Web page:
With the recent election, I was hopeful that Proposition 8 would not pass. A former Floridian, I might've cared more about their similar Proposition 2, but Florida has taught me not to invest much progressive hope in the Sunshine State. California, on the other hand, has a far better reputation and far more influence. When you look at California, you generally feel you're taking a peek at the country's future, rather than when you're looking at, say, Arkansas.
But just what is it about same-sex marriage that compels majorities of voters to deny gay Americans full citizenship?
Some say they're opposing same-sex marriage for religious reasons. But marriage, as a religious institution, isn't at all affected by allowing marriage equality.
If you oppose same-sex marriage for religious reasons, there's a good bet that your church, mosque, synagogue or whatever opposes it too, and still won't be performing same-sex weddings. Some religious institutions already support marriage between people of the same sex, and they likely already perform these weddings.
That's not what this fight is about, no matter what anyone says. It's just about civil marriage and the attendant rights and responsibilities. If we pay taxes, who is this majority to tell us we have no right to marriage? It's just a majority flexing its muscle. They do it because they can.
Some believe that gay people are simply abnormal perverts. That's an argument I can live with. If you think I'm sick and twisted because I'm a guy who sucks dick, that's honest. It's shallow and childish, but honest. Arguing, however, that the ''institution of marriage'' is threatened if gay people are allowed to marry the people they love, is not honest so much as it is veiled arrogance.
The right argues that the left is full of cultural elitists because ''liberals'' traditionally support public funding of the arts, even if that means a crucifix in urine. But what could be more ''culturally elite'' than believing that your nature, your innate being, so epitomizes the best of our culture that you alone should receive state sanction?
If the government and so many other human institutions -- from hospitals to home-ownership -- made no allowances or exceptions for married couples, this wouldn't be crucial. But marriage means so much in tangible, quantifiable measures, that denial of it to same-sex couples for the sake of making your own marriage appear more valuable is the height of hubris.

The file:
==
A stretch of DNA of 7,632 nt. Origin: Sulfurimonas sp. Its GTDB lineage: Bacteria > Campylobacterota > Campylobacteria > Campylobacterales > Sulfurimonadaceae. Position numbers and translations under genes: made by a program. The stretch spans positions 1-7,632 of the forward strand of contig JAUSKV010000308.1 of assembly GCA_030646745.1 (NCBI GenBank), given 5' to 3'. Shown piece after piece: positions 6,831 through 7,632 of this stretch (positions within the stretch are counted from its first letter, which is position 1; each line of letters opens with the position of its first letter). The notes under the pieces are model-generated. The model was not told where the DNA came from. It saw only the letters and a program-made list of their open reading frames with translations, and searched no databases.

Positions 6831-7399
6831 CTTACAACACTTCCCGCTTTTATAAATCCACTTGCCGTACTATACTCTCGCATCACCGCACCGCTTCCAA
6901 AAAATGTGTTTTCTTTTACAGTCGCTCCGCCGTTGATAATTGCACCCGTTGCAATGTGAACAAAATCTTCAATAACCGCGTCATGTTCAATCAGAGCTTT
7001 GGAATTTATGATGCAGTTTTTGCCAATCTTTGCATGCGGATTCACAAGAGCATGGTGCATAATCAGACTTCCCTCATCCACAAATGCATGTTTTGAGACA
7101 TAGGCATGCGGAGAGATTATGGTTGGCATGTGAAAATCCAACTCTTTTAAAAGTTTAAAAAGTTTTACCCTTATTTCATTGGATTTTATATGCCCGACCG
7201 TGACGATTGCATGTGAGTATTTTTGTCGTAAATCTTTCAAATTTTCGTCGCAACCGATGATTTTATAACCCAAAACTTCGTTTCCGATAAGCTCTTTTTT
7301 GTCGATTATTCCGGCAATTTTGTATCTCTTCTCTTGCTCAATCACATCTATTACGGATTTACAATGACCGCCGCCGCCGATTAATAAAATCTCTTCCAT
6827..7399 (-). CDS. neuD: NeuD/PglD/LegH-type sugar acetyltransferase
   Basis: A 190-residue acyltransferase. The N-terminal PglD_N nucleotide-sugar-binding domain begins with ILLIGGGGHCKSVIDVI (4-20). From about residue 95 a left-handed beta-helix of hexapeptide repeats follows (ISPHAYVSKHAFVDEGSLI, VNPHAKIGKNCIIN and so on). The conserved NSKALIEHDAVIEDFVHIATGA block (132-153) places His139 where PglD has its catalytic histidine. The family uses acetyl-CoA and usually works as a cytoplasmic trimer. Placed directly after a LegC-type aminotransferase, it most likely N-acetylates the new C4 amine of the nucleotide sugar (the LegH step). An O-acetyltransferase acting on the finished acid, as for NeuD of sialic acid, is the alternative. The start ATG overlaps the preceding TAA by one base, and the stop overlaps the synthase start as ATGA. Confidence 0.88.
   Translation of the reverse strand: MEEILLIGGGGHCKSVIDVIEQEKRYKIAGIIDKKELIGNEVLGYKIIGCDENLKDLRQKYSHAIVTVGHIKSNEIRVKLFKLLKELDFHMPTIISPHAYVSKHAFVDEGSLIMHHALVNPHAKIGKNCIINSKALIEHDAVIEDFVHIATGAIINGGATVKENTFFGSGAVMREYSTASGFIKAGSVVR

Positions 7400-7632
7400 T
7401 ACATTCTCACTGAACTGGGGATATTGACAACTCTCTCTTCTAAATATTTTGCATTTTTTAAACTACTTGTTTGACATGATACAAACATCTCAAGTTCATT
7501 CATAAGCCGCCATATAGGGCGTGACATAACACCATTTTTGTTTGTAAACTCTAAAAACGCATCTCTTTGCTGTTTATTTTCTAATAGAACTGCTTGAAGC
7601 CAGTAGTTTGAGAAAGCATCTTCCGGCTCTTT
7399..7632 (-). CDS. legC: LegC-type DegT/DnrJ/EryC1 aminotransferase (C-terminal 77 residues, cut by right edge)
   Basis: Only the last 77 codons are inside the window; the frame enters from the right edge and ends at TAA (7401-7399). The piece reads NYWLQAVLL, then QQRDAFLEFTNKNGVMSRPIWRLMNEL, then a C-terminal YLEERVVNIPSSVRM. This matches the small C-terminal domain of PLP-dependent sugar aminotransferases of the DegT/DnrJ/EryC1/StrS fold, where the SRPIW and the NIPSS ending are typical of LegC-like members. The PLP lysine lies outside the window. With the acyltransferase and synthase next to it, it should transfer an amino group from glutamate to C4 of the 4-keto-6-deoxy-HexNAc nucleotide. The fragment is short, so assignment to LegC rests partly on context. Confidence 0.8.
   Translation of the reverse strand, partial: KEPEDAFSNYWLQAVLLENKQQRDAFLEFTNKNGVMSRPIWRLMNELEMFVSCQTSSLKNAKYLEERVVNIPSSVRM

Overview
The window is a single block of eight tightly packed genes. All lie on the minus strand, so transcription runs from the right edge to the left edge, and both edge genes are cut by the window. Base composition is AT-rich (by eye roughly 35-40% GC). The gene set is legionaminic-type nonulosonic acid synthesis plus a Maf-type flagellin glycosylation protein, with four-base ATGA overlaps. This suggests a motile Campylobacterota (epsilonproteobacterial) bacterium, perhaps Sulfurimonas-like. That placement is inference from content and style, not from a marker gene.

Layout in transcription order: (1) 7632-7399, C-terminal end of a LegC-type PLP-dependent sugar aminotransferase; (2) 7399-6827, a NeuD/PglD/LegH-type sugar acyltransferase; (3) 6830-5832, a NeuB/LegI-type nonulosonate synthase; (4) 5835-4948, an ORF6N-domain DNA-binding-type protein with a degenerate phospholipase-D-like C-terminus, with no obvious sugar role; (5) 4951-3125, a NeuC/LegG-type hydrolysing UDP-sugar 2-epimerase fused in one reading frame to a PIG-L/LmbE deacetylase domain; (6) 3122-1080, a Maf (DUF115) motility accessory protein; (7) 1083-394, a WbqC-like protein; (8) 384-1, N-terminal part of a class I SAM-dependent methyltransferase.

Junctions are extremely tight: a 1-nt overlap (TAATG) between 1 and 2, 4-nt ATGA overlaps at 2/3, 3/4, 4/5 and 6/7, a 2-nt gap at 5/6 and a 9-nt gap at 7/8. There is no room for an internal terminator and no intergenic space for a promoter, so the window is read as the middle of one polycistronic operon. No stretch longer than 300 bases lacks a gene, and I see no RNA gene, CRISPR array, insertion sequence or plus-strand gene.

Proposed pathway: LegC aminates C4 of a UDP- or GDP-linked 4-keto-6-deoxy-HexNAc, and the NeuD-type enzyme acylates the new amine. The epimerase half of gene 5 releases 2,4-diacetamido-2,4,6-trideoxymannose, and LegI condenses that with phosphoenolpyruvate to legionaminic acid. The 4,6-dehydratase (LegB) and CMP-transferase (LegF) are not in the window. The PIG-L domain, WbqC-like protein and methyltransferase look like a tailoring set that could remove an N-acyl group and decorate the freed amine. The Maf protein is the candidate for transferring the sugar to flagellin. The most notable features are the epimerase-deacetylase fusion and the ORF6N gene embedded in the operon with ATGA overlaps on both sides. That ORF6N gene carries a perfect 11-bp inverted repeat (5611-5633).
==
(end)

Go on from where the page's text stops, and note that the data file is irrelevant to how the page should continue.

Whenever I come across someone obviously dumber than I am, I try to be grateful. How I would hate to live in a world where everyone was at least as intelligent as me. Life would be so much harder if there was never any chance of outwitting anyone. But if it was simply a matter of voting for the nation's idiots who want to be brighter to be so, how could I vote against that? Could I be that cruel? Would I argue that God intended for me to be brighter than they, and therefore they're not entitled to intelligence? Similarly, if some fellow citizen who votes, pays taxes, keeps her yard tidy and doesn't beat her dog wants to marry the woman she loves, how could any other American have the nerve to say, ''Sorry, Pat, but I have to vote to prohibit you and Betty getting married. It's nothing personal, but if even you people can get a state-sanctioned marriage, what's the point for the straight majority of us?''
Granted, voting to keep people stupid -- so that I remain smarter by comparison -- is a clunky analogy for marriage equality, but it's hard to find a more simplistic way to present what is already a straightforward case of unfair laws.
There are plenty of creepy machinations in the midst of our great society. That the funding of public schools should be set by local property taxes, versus an equal playing field for all students, is certainly one such case. That the military we have created to defend our country is filled on a volunteer basis -- by those who need the money most, generally -- is another cruel component. I don't expect any kids who take the spotlight on MTV's nauseating My Super Sweet 16 will ever be tromping around the Afghan hinterlands in body armor.
Do most Americans support universal service and equal education? Maybe. It certainly seems downright un-American to me that a kid in a low-income neighborhood doesn't have the same educational opportunities -- including the same computers, tutors, planetariums, study time, etc. -- as his or her wealthy counterparts. Wouldn't our nation be better off if all Americans served the country for some short period, be it through the military, AmeriCorps, the Peace Corps, or some other national service? And if you had the chance to vote against just another way of making our country less equal, such as an amendment to your state constitution that serves as a big ''fuck you'' to all gay Americans, why wouldn't you vote against it?
The irony is that despite these insulting votes, it must be clear to all that GLBT Americans will one day enjoy full equality, from marriage to adoption to military service. People on both sides of the argument must realize that. Even P.W. Botha, while enforcing South African apartheid, must've guessed that Nelson Mandela would one day be president. And as Ronald Reagan supported that apartheid South Africa, he surely must have imagined that he'd eventually have an African-American successor in the White House, if he thought about it at all.
It's possible to delay progress, but you can't stop it. So even if we suffered some losses Nov. 4, we can at least feel confident that we're on the winning side of history.
Will O'Bryan, Metro Weekly's managing editor, was born as the Stonewall Riots ended, making him a Stonewall Baby, he insists. He can be reached at firstname.lastname@example.org.